IF you ever think the eight-hour work day is a tough grind imagine shearing more than 519 first-cross lambs in that time.
This is the aim of Kiwi Aidan Copp who will take to the shearing stand at Gnadbro Station at 7.30am on Saturday morning.
His goal is to break the world record for shearing first-cross lambs. The current world record stands at 519 and was set by Western Australian Dwayne Esperance back in 2005.
On Saturday the Riverina property will become a hive of activity with everything from judges and adjudicators to people working in the yards and supporters.
There will be a team tasked with making sure Mr Copp receives adequate nutrition and hydration and the overall feat could be compared to any endurance sport.
Mr Copp, 34, was helping to put the finishing touches on the shearing stand when he caught up with The Rural on Thursday.
He explained that the set up was different to the traditional eight-stand configuration at Gnadbro Station.
To shear the sheep fast enough the door had been shortened and lightened. The holding pens were also lined with carpet.
It's a sight you wouldn't expect to see in a shearing shed. Mr Copp said the carpet helped to keep the sheep warm. And warmer wool resulted in better combing and a more efficient result.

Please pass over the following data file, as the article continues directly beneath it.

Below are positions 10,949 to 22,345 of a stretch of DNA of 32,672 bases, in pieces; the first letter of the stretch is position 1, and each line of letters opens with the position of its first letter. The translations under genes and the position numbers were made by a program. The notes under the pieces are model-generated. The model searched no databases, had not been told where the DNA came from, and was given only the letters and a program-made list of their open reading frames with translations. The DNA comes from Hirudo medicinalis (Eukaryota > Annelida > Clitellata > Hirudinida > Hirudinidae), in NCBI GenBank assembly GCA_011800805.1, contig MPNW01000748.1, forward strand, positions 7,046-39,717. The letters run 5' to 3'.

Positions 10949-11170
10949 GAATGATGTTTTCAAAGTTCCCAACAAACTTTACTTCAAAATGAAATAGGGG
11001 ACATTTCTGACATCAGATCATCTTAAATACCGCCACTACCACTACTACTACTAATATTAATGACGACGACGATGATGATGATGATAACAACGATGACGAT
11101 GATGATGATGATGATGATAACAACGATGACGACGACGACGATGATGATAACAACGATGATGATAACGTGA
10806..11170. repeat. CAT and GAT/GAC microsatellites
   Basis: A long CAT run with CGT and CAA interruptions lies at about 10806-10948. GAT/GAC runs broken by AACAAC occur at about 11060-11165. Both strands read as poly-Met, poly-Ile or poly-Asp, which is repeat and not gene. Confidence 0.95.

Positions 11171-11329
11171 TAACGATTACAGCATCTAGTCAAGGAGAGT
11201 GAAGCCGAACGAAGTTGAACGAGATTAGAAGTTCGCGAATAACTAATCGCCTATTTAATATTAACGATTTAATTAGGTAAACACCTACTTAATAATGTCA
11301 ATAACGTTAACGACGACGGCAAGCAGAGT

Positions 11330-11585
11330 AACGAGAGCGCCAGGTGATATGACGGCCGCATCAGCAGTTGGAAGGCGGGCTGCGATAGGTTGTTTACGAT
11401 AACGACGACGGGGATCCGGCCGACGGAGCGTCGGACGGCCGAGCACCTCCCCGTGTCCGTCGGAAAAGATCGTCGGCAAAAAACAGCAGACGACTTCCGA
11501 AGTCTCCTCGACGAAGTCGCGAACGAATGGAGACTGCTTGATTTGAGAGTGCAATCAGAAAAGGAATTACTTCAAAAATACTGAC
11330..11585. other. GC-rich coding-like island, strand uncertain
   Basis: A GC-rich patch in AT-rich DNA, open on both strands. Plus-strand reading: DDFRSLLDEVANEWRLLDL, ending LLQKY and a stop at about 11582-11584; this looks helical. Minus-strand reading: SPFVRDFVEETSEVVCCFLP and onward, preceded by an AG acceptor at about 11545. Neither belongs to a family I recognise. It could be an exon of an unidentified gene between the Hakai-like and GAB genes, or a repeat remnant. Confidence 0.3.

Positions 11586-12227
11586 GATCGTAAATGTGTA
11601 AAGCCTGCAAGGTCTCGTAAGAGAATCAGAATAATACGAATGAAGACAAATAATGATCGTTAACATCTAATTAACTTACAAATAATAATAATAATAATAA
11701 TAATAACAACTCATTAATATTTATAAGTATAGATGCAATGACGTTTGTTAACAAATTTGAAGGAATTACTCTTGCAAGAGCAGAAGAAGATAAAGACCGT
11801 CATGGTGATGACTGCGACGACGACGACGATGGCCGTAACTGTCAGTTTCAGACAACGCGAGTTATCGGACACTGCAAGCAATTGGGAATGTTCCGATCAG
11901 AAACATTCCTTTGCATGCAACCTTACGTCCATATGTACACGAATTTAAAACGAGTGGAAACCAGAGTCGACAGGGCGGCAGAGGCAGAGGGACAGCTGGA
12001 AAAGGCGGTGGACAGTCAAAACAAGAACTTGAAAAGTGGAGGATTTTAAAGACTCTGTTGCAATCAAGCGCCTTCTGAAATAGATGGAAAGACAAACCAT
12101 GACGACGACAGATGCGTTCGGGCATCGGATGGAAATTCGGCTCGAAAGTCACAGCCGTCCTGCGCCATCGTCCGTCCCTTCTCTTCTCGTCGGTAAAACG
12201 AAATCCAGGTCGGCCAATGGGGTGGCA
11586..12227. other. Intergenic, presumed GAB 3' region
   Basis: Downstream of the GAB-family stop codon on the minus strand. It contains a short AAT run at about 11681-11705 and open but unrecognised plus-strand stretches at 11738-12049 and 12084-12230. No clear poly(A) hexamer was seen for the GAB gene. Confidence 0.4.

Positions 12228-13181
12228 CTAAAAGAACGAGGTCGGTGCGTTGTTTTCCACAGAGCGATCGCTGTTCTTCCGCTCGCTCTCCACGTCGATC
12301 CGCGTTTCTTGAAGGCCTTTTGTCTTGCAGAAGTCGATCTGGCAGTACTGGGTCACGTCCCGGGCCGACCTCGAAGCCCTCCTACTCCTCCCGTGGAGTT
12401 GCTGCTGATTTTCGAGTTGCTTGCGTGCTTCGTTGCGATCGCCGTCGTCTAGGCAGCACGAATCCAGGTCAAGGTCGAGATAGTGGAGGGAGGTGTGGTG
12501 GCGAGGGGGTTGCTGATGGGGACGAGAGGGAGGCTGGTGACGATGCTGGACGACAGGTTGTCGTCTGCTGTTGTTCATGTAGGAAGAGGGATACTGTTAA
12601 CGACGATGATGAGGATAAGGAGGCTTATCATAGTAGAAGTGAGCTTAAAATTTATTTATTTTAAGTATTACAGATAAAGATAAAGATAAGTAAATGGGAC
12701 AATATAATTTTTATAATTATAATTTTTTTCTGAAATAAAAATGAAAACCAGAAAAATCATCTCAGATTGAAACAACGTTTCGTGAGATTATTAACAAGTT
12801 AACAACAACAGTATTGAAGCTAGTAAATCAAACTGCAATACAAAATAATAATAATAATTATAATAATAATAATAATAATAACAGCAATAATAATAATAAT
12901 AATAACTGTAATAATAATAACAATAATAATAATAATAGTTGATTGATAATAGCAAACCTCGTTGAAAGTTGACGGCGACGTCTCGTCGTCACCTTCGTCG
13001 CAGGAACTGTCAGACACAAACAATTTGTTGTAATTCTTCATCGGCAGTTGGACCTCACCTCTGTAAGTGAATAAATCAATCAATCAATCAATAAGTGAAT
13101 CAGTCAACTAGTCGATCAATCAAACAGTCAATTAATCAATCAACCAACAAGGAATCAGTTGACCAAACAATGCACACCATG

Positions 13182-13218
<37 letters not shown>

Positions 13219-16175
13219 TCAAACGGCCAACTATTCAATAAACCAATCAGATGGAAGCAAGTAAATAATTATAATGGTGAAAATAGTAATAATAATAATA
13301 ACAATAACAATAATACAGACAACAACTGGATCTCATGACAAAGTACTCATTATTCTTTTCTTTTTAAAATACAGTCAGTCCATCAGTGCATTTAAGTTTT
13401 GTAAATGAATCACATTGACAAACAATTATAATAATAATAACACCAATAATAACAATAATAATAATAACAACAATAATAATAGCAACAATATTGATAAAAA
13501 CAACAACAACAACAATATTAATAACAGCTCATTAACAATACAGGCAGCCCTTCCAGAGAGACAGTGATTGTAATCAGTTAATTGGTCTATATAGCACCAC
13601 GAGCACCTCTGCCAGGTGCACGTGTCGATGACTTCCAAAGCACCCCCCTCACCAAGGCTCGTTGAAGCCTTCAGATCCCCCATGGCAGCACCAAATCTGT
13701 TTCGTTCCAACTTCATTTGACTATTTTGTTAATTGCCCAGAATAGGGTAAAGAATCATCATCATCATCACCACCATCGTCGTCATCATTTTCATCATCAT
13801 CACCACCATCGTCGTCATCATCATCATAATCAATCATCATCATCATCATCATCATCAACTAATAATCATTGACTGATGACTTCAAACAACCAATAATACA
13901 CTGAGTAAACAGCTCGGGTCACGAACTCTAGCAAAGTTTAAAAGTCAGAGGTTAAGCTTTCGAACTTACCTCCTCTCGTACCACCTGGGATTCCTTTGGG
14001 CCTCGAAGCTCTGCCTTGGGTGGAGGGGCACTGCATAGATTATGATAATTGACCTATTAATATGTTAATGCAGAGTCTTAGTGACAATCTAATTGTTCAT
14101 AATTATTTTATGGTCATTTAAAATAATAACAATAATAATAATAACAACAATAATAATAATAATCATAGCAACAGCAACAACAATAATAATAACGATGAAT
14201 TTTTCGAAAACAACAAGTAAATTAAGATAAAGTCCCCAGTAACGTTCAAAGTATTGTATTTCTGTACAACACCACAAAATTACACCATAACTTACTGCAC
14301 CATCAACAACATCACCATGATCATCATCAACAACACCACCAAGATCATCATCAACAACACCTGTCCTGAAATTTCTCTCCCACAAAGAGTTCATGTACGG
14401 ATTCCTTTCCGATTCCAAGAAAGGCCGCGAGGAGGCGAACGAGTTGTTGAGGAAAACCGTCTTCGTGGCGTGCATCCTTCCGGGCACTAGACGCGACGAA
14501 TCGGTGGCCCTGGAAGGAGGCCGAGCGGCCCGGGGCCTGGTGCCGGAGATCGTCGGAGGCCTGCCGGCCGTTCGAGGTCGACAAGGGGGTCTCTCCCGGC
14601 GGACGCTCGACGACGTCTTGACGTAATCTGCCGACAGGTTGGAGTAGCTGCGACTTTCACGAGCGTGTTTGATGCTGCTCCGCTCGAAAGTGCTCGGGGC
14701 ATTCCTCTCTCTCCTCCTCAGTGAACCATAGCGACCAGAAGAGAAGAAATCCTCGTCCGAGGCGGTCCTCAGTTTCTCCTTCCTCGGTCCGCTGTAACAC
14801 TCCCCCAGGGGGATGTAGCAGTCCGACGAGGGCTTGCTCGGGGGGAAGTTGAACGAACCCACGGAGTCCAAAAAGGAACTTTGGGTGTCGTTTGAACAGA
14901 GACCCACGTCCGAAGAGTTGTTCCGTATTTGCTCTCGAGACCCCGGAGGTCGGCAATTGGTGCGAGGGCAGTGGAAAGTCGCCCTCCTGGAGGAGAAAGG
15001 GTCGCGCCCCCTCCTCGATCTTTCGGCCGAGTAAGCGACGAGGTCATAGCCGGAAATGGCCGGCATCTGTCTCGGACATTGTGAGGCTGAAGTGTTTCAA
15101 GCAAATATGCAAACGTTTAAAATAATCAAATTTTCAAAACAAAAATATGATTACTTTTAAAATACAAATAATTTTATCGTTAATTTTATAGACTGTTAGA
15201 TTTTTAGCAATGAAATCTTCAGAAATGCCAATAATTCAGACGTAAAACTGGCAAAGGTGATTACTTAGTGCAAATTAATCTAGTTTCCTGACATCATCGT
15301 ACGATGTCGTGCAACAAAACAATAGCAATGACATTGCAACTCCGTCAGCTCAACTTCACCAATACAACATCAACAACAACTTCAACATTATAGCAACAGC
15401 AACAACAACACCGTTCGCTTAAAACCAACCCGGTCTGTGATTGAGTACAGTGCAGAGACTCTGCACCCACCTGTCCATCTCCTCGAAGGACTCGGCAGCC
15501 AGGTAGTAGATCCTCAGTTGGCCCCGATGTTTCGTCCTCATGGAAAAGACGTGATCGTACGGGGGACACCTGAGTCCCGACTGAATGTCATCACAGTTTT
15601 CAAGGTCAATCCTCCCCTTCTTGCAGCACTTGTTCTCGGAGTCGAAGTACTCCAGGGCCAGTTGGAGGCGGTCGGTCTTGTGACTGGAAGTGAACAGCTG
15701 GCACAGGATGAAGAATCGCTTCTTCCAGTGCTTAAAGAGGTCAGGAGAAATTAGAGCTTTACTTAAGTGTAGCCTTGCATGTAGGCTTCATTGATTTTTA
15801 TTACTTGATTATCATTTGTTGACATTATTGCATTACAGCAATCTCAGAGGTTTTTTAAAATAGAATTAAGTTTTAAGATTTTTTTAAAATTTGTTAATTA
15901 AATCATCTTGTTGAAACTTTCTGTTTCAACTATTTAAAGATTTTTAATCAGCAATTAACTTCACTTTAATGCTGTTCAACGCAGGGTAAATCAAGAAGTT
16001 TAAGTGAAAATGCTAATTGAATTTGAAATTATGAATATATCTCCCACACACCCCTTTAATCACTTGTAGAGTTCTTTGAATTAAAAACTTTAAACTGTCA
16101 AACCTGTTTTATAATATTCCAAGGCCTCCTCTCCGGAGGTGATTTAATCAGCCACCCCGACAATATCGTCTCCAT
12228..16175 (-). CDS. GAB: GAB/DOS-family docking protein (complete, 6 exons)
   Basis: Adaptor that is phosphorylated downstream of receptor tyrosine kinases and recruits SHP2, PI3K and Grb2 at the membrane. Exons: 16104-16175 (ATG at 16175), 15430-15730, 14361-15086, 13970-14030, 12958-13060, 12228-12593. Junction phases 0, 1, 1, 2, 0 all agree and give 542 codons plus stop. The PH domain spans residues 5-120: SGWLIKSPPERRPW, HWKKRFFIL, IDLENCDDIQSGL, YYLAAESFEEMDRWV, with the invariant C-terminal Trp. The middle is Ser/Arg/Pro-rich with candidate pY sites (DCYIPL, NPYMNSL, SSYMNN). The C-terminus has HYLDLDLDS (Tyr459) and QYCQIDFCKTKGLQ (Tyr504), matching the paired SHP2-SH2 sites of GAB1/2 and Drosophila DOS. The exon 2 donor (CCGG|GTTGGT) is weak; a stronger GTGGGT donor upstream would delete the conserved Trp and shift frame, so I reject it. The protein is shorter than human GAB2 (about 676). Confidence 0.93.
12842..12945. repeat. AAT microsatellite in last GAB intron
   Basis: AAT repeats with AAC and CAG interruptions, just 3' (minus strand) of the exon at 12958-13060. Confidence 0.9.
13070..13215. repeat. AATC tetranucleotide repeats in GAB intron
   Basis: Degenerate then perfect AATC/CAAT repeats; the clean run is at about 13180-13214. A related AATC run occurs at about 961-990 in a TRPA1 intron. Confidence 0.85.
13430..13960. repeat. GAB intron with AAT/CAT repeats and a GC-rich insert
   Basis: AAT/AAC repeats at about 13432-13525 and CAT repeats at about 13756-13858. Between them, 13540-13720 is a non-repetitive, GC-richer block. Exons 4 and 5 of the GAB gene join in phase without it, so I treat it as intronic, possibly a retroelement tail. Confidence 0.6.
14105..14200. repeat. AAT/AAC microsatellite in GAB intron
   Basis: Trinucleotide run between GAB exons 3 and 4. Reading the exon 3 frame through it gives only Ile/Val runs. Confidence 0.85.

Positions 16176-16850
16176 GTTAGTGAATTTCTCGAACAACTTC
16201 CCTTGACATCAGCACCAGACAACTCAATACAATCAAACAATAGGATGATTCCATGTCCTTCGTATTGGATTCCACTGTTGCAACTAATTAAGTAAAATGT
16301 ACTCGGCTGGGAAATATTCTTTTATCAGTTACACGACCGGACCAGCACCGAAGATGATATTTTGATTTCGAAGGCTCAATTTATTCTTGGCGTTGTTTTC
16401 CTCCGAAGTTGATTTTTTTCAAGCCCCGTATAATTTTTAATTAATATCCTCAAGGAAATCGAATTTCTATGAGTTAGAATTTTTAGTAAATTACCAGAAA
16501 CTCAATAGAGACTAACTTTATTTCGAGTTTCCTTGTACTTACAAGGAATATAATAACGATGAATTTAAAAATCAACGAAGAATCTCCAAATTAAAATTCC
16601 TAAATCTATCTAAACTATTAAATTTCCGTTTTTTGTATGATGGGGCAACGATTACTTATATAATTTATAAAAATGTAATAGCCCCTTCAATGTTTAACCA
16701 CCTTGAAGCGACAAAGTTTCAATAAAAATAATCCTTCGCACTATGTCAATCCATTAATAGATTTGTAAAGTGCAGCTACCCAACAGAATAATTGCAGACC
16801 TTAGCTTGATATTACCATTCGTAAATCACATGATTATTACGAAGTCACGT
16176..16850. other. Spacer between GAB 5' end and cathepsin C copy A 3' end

To achieve the grueling criteria he will be assessed by time keepers as well as judges who inspect all of the lambs.
If the lambs have cuts, or too much wool is left on the skin he will be issued with a warning. Three warnings result in a termination of the world-record attempt.
As for confidence it's a feat Mr Copp believes he can achieve. Preparation has been impressive to say the least.
In addition to completing regular eight hour days as a shearer he runs up to 20 kilometres a day and is known to hit the cardio machines at the gym, including rowers and assault bikes, for up to two hours at a time.
"This world record is something I have been dreaming of ... and If I achieve it I will be proud because it is something I have really worked hard for," he said.
"Hopefully it all comes together," he said.
Mr Copp already holds the world record in a multi-stand set up for shearing 586 strong wool sheep in New Zealand. He claimed this record four years ago.
In talking about the profession Mr Copp has a positive message for young people who are considering taking up the physically demanding occupation.
"I would tell young shearers that this is a business or profession that you can make a lot of money in if you look after your body," he said.
"The saying goes if you look after your body it looks after you," he said.
There are also opportunities to travel. "I was in Nepal shearing last year and I was the first person to machine-shear a sheep in the Himalayas," he said.